News Release

Progress toward antiviral treatments for COVID-19

Information about the molecular shape of the viruses that cause COVID-19, SARS, and MERS reveals structural similarities that suggest possible drug treatments

Peer-Reviewed Publication

American Institute of Physics

Molecular structure of the papainlike enzyme known as PLPro

image: Molecular structure of the papainlike enzyme known as PLPro. This enzyme allows the viruses that cause SARS, MERS, and COVID-19 to infect cells and replicate and suppress the host's immune function. Now that the enzyme structure is known in detail, new antiviral drugs can be designed. view more 

Credit: Jack Henderson, University of Maryland School of Pharmacy

WASHINGTON, September 15, 2020 -- COVID-19 is caused by a virus known as SARS-CoV-2, which is similar in structure to two other viruses that have caused recent outbreaks: SARS-CoV, which caused an outbreak of SARS in 2003, and MERS-CoV, the cause of a 2012 outbreak of Middle East Respiratory Syndrome.

In The Journal of Chemical Physics, by AIP Publishing, scientists from the University of Maryland School of Pharmacy report molecular-level investigations of these three viruses, providing a possible pathway to new antiviral drugs to fight all three diseases. At the present time, no effective treatment or drugs exist for any of these coronavirus diseases.

The investigators looked at a viral protein that plays a key role in the ability of the virus to replicate itself once inside the body. This protein also plays a role in defeating the host's immune system, so it provides a particularly attractive target for potential drug treatments.

The protein, an enzyme known as the papainlike protease, PLPro, is nearly identical in SARS-CoV-2 and SARS-CoV but is slightly different in MERS-CoV. Very recently, the first structural X-ray of this enzyme revealed a shape in the catalytic domain somewhat like a hand with a "thumb," "palm," and "fingers."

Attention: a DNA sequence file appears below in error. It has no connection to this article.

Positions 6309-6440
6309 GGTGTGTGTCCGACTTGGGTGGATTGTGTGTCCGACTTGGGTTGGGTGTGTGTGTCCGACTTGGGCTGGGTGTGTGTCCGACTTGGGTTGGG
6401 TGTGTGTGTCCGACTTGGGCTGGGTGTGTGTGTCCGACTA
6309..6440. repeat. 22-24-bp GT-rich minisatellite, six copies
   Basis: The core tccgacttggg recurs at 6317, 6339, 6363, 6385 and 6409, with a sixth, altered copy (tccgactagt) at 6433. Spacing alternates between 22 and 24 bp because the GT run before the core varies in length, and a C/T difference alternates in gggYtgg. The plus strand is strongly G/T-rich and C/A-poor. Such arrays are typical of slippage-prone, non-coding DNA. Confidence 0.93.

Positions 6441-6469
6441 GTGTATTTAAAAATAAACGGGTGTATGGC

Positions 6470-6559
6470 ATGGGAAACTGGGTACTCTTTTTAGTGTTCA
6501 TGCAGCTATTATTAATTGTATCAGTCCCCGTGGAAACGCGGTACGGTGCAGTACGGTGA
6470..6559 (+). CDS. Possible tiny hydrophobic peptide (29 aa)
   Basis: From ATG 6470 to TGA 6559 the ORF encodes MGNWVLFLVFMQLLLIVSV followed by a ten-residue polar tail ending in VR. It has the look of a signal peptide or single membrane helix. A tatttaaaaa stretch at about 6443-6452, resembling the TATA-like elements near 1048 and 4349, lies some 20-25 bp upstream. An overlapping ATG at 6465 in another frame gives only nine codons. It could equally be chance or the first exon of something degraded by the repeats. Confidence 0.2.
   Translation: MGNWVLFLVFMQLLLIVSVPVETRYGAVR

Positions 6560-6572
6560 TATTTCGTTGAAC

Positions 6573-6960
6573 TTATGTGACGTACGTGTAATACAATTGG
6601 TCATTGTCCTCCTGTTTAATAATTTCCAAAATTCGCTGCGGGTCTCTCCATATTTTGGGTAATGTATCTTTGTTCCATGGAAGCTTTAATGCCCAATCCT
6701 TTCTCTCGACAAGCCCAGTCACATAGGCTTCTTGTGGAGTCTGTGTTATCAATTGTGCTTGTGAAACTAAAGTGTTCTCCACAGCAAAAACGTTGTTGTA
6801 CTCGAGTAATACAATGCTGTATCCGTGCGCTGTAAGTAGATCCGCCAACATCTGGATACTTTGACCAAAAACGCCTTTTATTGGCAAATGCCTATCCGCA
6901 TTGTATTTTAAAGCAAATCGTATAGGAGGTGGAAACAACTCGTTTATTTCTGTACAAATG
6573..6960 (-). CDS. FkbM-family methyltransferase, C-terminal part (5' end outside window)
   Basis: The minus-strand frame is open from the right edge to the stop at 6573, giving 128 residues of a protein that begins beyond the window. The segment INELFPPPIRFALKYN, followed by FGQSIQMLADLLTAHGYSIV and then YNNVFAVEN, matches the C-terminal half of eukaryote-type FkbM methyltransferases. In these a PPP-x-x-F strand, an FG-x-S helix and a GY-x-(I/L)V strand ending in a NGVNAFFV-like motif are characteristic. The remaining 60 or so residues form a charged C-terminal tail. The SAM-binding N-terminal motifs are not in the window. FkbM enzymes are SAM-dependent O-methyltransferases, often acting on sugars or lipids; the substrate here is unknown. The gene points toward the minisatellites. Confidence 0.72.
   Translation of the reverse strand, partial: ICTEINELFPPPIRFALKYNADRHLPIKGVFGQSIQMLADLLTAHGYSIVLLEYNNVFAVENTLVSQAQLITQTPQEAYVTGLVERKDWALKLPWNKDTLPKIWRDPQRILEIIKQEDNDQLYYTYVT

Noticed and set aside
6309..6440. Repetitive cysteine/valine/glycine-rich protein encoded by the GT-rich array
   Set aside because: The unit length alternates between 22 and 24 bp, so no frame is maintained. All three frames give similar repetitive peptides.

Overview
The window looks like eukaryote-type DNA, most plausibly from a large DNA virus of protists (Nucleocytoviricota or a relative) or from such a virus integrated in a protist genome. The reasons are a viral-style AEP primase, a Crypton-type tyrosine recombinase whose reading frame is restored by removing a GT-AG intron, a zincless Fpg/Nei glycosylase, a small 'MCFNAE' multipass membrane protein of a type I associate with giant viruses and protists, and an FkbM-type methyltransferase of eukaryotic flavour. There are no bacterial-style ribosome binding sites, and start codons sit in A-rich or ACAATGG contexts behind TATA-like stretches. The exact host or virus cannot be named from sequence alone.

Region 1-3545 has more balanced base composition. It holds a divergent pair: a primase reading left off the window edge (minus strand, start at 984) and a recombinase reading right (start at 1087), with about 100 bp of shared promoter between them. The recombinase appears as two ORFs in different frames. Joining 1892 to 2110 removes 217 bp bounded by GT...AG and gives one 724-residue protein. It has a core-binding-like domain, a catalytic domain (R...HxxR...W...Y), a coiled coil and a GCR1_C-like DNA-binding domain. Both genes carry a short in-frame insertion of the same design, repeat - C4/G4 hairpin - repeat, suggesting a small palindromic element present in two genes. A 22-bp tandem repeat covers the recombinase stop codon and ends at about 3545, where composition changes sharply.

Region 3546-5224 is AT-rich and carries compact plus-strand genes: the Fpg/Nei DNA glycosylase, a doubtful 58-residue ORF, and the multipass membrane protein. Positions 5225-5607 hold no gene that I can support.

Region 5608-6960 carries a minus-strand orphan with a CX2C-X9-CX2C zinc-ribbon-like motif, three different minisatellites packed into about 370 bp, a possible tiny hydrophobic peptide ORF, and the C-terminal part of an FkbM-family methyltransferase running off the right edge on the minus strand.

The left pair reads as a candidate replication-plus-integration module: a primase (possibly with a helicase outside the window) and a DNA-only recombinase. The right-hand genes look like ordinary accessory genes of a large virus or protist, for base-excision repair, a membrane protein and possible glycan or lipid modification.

The thumb and palm come together to form a binding site, where a drug molecule could potentially be captured. The fingers fold down over this region and provide structural integrity that is essential for PLPro activity.

The investigators discovered small shifts in pH could change the shape of this enzyme through a process known as protonation, where hydrogen ions bind to certain amino acid units in the protein.

"Protonation state switch is an important energy transduction mechanism," said author Jana Shen.

Co-author Jack Henderson said, "The coronavirus spike protein, for example, makes use of protonation state switches to induce large conformational changes required for membrane fusion."

Membrane fusion is the first step in infection. A virus attaches to the outer membrane of a cell, making its way inside where it can begin to form copies of itself that spread throughout the body.

Another key feature of the PLpro binding site is a string of amino acid units called the BL2 loop. The investigators found this loop can open or close in SARS viruses when a particular amino acid on the loop is either protonated or deprotonated. In the MERS virus, however, the loop is flexible even without such an amino acid.

This feature suggests a potential drug could target the BL2 loop, causing it to close and tightly bind to a viral inhibitor.

"Our work provides a starting point for further mechanistic investigations using higher-level approaches," said Shen.


The article, "Assessment of proton-coupled conformational dynamics of SARS and MERS coronavirus papain-like proteases: Implication for designing broad-spectrum antiviral inhibitors," is authored by Jack A. Henderson, Neha Verma, Robert C. Harris, Ruibin Liu, and Jana Shen. The article will appear in The Journal of Chemical Physics on Sept. 15, 2020 (DOI: 10.1063/5.0020458). After that date, it can be accessed at


The Journal of Chemical Physics is an international journal that publishes cutting edge research in all areas of modern physical chemistry and chemical physics. See

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